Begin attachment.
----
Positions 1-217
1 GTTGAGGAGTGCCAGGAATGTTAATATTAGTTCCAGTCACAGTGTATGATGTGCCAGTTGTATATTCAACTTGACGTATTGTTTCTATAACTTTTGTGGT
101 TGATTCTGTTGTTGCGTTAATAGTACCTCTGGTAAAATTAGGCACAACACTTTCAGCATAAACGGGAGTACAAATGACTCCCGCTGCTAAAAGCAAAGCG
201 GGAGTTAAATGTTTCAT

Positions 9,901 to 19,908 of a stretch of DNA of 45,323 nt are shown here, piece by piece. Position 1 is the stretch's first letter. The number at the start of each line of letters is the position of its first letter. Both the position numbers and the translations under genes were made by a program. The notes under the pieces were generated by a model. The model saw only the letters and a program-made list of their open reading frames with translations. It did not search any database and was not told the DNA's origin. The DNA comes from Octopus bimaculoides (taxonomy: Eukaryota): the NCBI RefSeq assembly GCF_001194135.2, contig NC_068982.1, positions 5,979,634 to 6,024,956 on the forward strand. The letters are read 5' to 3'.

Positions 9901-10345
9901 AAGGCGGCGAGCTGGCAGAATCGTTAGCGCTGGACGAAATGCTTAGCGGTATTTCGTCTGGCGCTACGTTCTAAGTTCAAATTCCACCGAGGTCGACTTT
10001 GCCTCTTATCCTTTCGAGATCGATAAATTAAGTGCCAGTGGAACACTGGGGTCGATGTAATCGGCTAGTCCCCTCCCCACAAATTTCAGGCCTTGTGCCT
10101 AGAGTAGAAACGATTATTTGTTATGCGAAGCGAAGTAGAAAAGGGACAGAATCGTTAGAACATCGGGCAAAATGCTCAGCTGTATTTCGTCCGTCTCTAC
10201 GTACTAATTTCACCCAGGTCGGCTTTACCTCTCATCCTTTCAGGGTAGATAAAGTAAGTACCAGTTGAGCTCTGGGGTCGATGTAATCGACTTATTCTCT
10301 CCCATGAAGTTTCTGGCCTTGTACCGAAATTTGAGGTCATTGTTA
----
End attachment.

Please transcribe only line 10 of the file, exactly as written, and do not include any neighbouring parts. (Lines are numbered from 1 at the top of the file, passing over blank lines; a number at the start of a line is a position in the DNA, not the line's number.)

10201 GTACTAATTTCACCCAGGTCGGCTTTACCTCTCATCCTTTCAGGGTAGATAAAGTAAGTACCAGTTGAGCTCTGGGGTCGATGTAATCGACTTATTCTCT